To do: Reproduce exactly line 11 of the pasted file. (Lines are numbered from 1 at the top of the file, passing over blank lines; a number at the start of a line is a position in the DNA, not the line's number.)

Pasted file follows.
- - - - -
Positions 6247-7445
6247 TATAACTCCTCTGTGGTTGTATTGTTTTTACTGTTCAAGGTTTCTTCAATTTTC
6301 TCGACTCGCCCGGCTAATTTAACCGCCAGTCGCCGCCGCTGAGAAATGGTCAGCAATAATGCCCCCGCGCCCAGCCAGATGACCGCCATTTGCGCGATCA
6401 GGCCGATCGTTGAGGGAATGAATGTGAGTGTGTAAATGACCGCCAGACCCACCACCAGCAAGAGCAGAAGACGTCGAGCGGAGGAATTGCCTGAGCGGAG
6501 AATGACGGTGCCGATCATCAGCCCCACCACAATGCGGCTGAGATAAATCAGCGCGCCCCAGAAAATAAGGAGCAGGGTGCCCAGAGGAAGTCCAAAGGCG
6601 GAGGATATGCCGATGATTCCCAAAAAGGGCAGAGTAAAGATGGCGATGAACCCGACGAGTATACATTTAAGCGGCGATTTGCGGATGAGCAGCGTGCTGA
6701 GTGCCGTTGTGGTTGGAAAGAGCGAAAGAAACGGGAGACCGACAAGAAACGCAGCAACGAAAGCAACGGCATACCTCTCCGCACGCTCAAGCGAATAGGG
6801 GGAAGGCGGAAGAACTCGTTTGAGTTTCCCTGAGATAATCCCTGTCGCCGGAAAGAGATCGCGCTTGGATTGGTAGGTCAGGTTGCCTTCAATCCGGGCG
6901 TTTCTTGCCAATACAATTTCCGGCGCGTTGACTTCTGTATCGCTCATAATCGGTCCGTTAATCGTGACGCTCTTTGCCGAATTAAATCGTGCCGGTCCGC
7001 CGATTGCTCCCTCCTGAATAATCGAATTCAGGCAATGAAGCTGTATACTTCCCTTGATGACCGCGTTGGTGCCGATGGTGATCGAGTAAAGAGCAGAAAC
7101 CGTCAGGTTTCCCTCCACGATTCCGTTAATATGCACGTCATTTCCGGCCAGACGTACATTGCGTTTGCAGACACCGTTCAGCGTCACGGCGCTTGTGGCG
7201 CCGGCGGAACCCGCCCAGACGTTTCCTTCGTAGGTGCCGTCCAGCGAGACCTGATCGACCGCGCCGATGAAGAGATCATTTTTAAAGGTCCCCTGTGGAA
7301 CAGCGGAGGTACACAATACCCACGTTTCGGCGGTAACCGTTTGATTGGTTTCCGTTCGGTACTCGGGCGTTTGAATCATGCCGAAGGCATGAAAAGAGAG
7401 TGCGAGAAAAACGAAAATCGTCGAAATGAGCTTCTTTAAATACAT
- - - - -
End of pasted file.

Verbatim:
7101 CGTCAGGTTTCCCTCCACGATTCCGTTAATATGCACGTCATTTCCGGCCAGACGTACATTGCGTTTGCAGACACCGTTCAGCGTCACGGCGCTTGTGGCG